Hello and welcome. Thank you for providing an opportunity to assist you.
I will keep the reply crispt and simple so as to avoid any complexity.
Interest only mortgages should be best avoided. With an interest-only mortgage, however, the whole of the monthly mortgage payment is made up of interest, so none of it goes towards paying off the loan. So if, for example, you took out an interest-only mortgage of £100,000, at the end of the mortgage term you would still owe your lender £100,000. The mortgage loan would go down only if you chose to make repayments of capital in addition to the monthly interest payments. That is largely why interest-only mortgages have lower payments than repayment mortgages.Having said this,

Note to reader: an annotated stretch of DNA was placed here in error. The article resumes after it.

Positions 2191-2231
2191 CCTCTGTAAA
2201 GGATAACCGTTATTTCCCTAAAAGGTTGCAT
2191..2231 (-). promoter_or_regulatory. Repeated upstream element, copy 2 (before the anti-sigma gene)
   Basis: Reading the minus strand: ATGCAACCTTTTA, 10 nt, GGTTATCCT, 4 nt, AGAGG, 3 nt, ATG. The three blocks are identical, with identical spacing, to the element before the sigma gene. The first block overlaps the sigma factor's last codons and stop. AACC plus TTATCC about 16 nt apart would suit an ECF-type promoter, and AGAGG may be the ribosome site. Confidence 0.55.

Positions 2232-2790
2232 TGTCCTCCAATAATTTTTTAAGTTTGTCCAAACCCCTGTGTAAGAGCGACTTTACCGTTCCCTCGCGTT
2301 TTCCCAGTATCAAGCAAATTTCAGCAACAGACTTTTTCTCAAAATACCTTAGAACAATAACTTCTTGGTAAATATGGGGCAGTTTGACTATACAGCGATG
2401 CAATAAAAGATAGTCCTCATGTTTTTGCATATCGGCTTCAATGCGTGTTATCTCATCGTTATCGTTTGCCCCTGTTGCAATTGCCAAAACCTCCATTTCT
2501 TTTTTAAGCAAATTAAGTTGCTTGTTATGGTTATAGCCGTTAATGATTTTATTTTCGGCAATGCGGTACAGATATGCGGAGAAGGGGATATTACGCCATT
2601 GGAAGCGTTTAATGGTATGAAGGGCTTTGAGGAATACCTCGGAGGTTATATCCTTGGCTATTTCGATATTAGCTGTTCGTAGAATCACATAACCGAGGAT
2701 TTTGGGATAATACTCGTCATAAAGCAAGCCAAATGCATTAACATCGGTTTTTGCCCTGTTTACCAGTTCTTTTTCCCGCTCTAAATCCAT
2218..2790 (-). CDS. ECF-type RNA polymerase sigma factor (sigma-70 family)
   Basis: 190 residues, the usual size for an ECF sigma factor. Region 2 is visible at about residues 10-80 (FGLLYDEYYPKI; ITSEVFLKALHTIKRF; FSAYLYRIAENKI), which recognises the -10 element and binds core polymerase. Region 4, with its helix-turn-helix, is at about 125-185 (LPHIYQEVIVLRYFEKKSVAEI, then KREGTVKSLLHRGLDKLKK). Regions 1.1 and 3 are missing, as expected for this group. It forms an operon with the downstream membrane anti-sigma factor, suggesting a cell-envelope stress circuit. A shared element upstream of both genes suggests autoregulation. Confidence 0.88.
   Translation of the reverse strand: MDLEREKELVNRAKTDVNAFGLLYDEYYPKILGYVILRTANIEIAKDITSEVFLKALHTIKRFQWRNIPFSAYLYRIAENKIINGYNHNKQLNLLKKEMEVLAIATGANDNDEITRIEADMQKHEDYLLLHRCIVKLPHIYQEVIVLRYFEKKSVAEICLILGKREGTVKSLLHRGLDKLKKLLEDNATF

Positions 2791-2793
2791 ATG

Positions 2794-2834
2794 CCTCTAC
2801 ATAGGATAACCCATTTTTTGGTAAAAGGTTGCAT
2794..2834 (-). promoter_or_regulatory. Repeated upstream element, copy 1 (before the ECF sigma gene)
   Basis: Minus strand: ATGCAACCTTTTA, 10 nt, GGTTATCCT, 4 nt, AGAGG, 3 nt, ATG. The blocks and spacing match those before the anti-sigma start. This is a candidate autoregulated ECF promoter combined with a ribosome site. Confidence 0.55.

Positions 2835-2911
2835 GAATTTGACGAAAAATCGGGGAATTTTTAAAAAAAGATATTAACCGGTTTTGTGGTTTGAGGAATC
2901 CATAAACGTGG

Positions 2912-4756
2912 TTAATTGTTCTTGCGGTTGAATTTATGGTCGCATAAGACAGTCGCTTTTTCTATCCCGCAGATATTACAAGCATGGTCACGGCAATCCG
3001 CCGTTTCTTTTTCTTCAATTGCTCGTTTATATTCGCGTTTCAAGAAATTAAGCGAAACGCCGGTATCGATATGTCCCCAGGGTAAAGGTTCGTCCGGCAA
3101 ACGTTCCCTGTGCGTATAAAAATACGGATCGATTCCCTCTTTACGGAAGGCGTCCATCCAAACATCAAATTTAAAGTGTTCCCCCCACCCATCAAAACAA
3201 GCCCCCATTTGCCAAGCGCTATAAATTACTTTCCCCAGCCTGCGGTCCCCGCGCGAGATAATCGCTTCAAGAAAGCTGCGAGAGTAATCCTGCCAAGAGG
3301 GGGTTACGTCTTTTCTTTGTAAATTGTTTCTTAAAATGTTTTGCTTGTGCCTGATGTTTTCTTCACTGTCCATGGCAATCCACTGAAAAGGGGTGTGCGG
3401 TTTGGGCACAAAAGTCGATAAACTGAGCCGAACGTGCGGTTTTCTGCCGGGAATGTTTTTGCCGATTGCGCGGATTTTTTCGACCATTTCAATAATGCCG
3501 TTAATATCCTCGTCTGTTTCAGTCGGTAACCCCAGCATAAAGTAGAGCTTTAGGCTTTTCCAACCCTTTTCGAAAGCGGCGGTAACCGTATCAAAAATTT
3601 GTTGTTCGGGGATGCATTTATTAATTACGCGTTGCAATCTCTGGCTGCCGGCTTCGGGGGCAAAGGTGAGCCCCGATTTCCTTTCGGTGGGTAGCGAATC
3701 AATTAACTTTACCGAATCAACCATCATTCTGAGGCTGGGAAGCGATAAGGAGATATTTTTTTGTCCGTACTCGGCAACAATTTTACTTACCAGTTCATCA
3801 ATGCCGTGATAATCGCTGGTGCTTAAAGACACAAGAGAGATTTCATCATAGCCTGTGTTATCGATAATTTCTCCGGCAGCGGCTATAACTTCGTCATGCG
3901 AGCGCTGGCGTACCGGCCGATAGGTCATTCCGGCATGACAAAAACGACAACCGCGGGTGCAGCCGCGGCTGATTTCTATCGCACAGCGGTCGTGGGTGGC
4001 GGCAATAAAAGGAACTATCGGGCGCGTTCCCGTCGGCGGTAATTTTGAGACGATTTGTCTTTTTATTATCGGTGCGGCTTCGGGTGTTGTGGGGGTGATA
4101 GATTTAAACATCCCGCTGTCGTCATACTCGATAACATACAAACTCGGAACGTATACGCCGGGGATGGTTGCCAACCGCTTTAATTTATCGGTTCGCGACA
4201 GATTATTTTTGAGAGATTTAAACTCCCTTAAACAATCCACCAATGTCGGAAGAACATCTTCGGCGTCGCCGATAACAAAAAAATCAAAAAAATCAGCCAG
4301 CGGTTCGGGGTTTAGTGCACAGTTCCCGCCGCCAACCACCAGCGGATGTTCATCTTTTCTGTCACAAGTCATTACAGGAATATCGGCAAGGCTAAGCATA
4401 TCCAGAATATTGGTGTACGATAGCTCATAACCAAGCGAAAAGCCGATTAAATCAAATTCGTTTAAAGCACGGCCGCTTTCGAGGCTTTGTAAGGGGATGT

if you compare this to the regular repayment mortgages, most of your monthly mortgage payment is initially made up of interest, with a little of it going towards repaying the actual loan. Over time, however, more of the monthly payment goes towards repaying the capital with less being spent on interest. The further into the mortgage term you get, the lower the interest bill, because the size of the loan gets smaller.
Over and above all this, you will still have to show to the lender and satisfy him as to how will you replay the mortgage.
Usually, therefore, interest only mortgages are not preferred.The following is a very good reference and general information link.
Taking your query further, you can opt for both, separate account of ISA. Separate account would be preferred as any additional payments would result into reduction of your loan amount and therefore your interest.
From tax point of view, it will make no difference as to how you declare it or if you have an ISA or a separate account.
I am sure this would help.
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